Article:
Deep Cycle Batteries - Where to Install?
If your deep cycle battery is to be fitted into a well ventilated area, e,g, under a bonnet or into an external battery tray then you don't necessarily need a sealed deep cycle battery, and can consider using an Access battery. Access (also called Flooded or Wet) batteries can usually be identified by the row of caps along the top which can be removed to top up the cells, although some do look "sealed" at first glance. Access deep cycle batteries need good ventilation to avoid a build up of gasses whilst the battery is charging, however they do have the advantage of being cheaper in many cases than sealed batteries of an equivalent quality. (see our comparison of Flooded versus Sealed batteries here)
The ability to access the cells with a Hydrometer also makes testing easier. This can be important as the "acid test" when it comes to battery charging really is to "test the acid", and many suspected faulty deep cycle batteries are found simply to be flat or partially charged when tested with a Hydrometer. This can be due to inadequate charging or some current leakage, and obviously this needs to be fixed before replacing the battery.
The downside to deep cycle Access batteries is that the cells need regular topping up and hence they are not "maintenance-free" like their GEL or AGM sealed competitors. Also the acid can spill out of the battery if it is tipped over or inverted by mistake (or in an accident).
For Access batteries we stock and recommend a wide range. Both the USA-made Trojan batteries and Century Australia's Deep Cycle range are good value options from quality suppliers. Both of these makes come in a good range of sizes, voltages and capacities. As an aside, we have seen many Trojan & Century Deep Cycle batteries which have had a very hard life but still have good capacity left in them some five years or more after their installation.
If using Solar charging then you will need a Solar Controller or Solar Regulator to avoid over-charging the battery. These are normally purchased separately from the Solar Panel, with the exception of some "fold up" or "suitcase" style solar panels which have them built-in.
We have plenty of models in stock (both Panels and Regulators) and good practical experience with fitting Solar to caravans & Motorhomes so would be happy to advise. Many panels these days come with a silicon diode built in to avoid reverse discharge of the battery via the panel, but this is NOT sufficient to protect the battery from over-charging by the panel and a regulator must be used on all panels above a few watts in power.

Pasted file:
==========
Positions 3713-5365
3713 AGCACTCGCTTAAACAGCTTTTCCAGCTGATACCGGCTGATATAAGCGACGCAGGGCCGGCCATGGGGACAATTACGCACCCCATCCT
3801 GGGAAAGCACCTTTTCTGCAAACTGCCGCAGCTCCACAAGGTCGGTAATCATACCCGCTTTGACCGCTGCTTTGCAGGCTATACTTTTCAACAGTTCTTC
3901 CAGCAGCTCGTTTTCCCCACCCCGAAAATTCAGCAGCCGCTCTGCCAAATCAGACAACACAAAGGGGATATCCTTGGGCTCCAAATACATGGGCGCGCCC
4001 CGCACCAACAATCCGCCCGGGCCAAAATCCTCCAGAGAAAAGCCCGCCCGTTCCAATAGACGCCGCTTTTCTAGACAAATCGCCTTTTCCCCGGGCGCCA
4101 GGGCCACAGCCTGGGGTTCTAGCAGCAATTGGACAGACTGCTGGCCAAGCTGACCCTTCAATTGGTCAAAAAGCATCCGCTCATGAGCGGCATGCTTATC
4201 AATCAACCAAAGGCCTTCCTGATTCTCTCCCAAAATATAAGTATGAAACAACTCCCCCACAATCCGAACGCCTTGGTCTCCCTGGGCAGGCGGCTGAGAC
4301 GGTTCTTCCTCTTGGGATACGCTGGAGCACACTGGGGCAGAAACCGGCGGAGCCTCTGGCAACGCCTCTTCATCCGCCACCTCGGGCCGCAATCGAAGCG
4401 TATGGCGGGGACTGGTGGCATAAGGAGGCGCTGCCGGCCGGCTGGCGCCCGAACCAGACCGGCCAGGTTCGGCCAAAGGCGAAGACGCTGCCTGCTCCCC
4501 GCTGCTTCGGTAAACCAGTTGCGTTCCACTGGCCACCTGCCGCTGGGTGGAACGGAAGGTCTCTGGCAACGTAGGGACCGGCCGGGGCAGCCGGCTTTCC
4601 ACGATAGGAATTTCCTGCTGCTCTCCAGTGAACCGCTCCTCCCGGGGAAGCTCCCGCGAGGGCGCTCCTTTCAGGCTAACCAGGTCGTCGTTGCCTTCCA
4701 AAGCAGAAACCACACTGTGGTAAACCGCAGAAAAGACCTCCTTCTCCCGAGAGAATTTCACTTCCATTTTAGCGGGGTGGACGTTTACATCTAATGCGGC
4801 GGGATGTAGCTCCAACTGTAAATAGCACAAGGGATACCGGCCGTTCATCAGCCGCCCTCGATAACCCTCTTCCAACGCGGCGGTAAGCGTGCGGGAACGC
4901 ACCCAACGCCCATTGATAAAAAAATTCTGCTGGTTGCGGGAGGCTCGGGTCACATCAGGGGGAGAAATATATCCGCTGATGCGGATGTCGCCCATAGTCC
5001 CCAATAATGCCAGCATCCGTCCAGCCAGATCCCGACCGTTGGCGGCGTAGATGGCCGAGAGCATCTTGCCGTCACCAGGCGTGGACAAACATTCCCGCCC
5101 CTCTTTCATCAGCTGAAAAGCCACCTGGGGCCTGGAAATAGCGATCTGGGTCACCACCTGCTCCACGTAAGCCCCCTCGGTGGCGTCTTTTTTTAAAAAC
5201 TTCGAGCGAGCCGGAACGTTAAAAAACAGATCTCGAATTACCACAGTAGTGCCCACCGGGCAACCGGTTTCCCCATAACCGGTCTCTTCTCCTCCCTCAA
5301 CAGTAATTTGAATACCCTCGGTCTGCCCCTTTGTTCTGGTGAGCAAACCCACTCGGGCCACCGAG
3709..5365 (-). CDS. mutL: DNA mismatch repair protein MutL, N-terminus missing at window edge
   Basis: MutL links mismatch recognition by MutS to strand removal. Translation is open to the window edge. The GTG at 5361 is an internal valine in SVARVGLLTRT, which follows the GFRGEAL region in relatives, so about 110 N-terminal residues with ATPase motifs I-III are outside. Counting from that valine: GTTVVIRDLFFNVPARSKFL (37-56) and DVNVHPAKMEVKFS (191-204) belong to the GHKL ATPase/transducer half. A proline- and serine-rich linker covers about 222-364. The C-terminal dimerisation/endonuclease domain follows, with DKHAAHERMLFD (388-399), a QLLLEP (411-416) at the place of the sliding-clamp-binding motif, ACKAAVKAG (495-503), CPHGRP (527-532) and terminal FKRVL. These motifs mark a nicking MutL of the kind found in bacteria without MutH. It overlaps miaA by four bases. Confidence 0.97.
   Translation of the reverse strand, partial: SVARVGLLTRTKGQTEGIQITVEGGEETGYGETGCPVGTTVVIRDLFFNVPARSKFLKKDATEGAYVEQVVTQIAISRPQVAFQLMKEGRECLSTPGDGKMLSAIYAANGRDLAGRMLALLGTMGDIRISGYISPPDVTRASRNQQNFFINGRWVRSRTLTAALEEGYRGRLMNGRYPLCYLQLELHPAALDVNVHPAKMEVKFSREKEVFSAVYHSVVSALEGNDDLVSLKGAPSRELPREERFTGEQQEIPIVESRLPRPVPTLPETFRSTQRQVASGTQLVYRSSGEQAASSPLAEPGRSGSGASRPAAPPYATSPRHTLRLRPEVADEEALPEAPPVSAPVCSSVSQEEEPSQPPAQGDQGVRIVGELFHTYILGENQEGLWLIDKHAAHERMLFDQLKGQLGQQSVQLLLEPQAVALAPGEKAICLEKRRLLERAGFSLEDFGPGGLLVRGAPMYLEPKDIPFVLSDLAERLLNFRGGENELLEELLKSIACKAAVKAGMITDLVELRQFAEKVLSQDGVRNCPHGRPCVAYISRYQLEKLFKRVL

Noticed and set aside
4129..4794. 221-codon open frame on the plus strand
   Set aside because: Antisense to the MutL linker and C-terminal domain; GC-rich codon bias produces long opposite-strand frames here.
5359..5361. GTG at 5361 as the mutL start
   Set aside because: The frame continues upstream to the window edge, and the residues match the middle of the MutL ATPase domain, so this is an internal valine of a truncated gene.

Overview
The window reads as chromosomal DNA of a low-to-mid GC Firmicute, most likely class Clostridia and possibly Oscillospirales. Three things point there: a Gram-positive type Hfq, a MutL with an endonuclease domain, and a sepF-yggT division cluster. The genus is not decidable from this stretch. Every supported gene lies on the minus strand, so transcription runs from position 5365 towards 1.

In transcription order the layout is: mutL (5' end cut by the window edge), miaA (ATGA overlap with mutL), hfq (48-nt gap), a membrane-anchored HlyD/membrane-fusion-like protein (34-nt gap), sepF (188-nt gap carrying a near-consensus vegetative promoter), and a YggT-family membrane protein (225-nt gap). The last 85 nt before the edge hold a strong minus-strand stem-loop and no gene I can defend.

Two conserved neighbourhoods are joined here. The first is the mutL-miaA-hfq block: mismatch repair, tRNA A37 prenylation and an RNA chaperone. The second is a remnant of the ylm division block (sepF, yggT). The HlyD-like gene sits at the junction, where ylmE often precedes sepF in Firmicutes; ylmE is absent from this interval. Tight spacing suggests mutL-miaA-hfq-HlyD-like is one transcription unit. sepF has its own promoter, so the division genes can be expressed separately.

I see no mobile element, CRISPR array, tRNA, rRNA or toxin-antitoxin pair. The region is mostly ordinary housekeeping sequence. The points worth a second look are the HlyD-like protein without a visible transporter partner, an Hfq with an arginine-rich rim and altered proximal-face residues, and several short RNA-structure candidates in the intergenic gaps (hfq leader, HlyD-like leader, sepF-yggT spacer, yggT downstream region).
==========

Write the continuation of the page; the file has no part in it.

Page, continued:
Note that the latest MPPT (Maximum Power Point Tracking) solar regulators can provide up to 97% efficiency, which is a big improvement on older style regulators. This can be an advantage where space is tight and a larger panel is not an option.
Do remember to set the Solar Controller / Regulator to suit the battery type if there is an option to do so (as Gel batteries for example require a lower charging voltage, while Calcium batteries can benefit from a much higher (up to 16Volt) Equalisation charge periodically. This is something many Morningstar and other good quality regulators can provide. If in doubt please contact us for more information.
In general car or van Alternators work reasonably well with Lead Acid and AGM batteries. They are not battery chargers however and will never fully charge a Deep Cycle battery (see table above for reasons), so its best to use a battery charger when mains power is available to top up the battery charge and avoid reduced battery life from sulphation.
Note that alternator output voltages are often reduced by cable/wiring runs and Dual Battery systems so care needs to be taken to measure the actual voltage received at the battery across its terminals to ensure its adequate to charge the battery fully.
Conversely for Gel batteries fitted close to the alternator (under-bonnet with a thick gauge cabling) there is a real risk of damage due to over-charging as the alternator output can be too high for the battery.
Many Portable Generators do not have battery charging circuitry built-in and should be used with care if they provide a DC outlet (although you could plug a battery charger into the 240V socket, its a fairly inefficient way to operate unless you really need to).
The later models (from Honda etc.) with the built in chargers can provide a reasonably quick and efficient battery top-up on sites where they are allowed (or when off-site), although many users do grow tired of the noise and migrate to solar over time.
Finally many combinations of the above can work well. It can be difficult to fault find on systems with combined charging, although the better Solar regulators often allow the load to be isolated from the panel which can help (and assuming it has been wired up correctly - many are not).
We would be happy to advise but in general would recommend owning a good quality fully automatic battery charger to suit the batteries you are trying to maintain and using it regularly.
We stock a wide range including CTEK, Victron and Projecta to name just a few, please contact us for advice or pricing. Note that a good quality battery charger, if used regularly, will pay for itself over time through extended battery life and by operating more efficiently than the older style chargers.
Again we would be happy to provide advice on the right charger for your deep cycle battery.